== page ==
Brand is very serious about quality, customer services and maintaining their margins.

They recently discovered their products for sale online in China and suspect this may be the source of un-authorized “gray channel” imports into their major markets in N. America and Europe. The gray channel exports are priced well below MSRP and appear to have serious quality issues and could impact the global reputation of the brand.

Step One: Investigation

Technical review of samples found in the unauthorized gray channels confirmed that the products originated among the brand’s contract manufacturers in China. The factories do not admit responsibility.

Key finding:

Further investigations confirmed that the majority of products in the gray channels were directly linked to the batches of production in China which were rejected by the buyer due to quality issues.

Strategy implemented by PassageMaker (the sourcing services provider brought in by the brand to investigate and solve the problem):

Purchase Order Templates were adjusted to clarify that rejected goods must be destroyed by supplier at their cost.

3rd Party Inspectors would be hire to record the destruction.

Client’s brand was registered in China. Previously registered only overseas. With the IP now protected in China. The brand holder can take legal action in China if needed.

3rd Party Investigators were retained to monitor both Chinese and English language websites like and T-mall as well as the websites of the contract manufacturers to look for unauthorized products.

3rd Party Investigators were retained to monitor tradeshows in China and HK to look for unlicensed products.

Brand holder clarified its marketing materials and product packaging to state that only product purchased from authorized distributors are under warranty. In this fashion the demand side could also play a role in preventing gray channels.

Between production runs the tooling was removed from the factory and stored at a 3rd party facility in China to avoid unauthorized production. (Visit  “Tool & Die Steward.”)

Important Concepts:

Before the adjustments above, the suppliers were essentially selling rejects out the factory back door to subsidize their costs of production. In some cases, because of the tight quality requirements of the buyer combined with the poor quality system of the supplier, this back door income was a significant source of revenue for the suppliers. Cutting off this source of revenue was hard medicine for the supplier to swallow. Two methods proved successful to remedy the situation.

Some suppliers were dropped and a sourcing feasibility study was conducted to find more professional replacements suppliers who could meet targets for price, quality, lead-time and trust.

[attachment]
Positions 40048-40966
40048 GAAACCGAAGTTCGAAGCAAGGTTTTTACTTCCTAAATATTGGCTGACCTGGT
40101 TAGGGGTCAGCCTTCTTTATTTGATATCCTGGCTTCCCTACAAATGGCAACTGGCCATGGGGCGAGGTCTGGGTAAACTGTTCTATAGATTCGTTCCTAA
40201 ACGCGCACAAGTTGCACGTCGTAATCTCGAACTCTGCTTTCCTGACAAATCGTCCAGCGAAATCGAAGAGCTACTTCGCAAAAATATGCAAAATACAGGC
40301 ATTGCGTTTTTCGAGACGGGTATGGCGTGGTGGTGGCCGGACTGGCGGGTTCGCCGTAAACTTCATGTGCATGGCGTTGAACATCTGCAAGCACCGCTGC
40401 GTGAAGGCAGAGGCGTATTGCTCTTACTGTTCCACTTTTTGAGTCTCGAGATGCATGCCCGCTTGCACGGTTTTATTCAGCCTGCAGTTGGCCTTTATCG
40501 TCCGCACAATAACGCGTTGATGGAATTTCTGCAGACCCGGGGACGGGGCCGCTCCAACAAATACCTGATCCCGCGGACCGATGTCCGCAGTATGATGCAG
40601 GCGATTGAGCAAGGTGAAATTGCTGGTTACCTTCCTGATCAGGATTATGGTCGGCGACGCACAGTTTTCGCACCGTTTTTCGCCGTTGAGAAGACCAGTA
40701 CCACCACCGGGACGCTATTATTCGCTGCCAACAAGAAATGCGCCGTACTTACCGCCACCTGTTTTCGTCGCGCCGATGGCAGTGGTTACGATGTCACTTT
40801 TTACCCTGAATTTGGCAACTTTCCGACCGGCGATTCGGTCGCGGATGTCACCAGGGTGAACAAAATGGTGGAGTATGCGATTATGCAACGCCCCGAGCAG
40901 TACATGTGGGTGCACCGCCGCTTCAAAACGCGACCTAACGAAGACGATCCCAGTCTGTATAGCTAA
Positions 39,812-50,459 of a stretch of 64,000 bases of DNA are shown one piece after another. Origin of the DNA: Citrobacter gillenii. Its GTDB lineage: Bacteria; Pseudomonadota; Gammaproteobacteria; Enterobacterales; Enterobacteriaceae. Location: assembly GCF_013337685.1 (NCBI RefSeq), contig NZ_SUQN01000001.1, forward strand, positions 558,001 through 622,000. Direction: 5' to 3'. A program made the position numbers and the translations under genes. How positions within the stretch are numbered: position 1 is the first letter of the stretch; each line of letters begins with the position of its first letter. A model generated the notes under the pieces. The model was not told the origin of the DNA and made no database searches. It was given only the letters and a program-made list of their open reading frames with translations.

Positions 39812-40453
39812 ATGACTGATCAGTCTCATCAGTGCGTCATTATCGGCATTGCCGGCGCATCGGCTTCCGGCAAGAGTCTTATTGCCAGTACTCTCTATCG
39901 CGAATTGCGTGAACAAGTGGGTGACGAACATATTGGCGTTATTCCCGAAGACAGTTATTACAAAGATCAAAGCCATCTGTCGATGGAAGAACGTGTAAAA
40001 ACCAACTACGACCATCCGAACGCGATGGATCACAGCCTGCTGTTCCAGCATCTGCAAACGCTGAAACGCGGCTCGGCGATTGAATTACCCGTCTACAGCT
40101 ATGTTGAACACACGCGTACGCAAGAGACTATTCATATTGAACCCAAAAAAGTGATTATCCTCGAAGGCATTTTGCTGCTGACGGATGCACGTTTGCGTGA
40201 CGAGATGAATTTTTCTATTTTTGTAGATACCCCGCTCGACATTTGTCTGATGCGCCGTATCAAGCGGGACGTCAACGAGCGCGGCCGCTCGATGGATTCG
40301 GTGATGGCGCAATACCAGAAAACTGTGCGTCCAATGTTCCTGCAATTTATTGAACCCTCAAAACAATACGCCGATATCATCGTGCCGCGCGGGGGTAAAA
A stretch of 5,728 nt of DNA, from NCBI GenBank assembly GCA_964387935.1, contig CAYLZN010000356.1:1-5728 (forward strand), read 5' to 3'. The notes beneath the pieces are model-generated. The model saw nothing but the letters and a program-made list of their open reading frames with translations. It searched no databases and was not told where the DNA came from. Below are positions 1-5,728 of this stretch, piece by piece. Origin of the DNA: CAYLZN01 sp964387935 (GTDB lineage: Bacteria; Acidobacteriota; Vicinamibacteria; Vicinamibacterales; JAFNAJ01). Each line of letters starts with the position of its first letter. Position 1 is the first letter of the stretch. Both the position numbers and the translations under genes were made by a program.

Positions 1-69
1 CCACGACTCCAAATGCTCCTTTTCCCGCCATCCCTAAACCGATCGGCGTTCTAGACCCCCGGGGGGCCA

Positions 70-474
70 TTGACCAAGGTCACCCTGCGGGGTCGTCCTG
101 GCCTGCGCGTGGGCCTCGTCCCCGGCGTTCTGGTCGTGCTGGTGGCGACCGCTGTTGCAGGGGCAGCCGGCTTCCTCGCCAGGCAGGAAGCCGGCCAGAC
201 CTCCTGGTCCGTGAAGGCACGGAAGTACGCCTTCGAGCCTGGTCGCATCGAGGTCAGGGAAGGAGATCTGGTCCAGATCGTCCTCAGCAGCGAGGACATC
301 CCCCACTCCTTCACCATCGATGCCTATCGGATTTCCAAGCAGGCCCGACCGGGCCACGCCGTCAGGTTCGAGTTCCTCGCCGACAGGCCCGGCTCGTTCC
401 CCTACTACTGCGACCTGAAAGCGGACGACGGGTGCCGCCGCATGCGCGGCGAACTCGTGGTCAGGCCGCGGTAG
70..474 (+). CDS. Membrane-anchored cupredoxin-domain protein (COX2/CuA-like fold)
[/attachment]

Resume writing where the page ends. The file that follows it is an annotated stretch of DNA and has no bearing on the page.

The suppliers worth continuing to do business with were given a sit down to explain why it was good for the supplier as well as the buyer to cut out the gray channels. Key points included:

Unlicensed products cannibalize revenue of the brand owners. If they lose money, they can’t place as many orders to the factory.

Brand holder is no longer tolerating unlicensed products and the parties involved face significant financial risk when caught.

The defective goods finding their way into the market are hurting brand reputation. If the brand reputation is gone, the orders for everybody will be lost.

Perhaps the most important message conveyed to the suppliers is that the brand wanted to have stable long term relationships with partners who could be trusted. To show their commitment to the suppliers, and to help the suppliers, the brand owners provided the following:

Accurate annual forecasting and projections. Suppliers love stability almost as much as they love volume.

Technical support and training to help suppliers upgrade their quality systems and finally understand that avoiding defects in the first place, not selling defects out the back door, is the best way to protect the supplier’s margin.

Periodic engineering reviews with suppliers to look for ways to reduce costs in production methods and materials, yet not compromise quality. These saving were shared between the factory and brand holder.

Interesting Side Note about :

To our pleasant surprise, once ownership of the brand was confirmed to belong to our client, was cooperative in helping to remove unauthorized product from their website. Moral to the story: register your brands and IP in China even if you don’t plan to sell there. Here are some blog posts and videos addressing how to register and protect your IP in China:

Protecting your Intellectual Property

Where can I find a partner to help distribute a product under my license for the IP?

China’s Legal System

Michael Jordan forgets to register his IP. Learn how not to make the same mistake.

Land Rover fails to register their IP (lessons for buyers)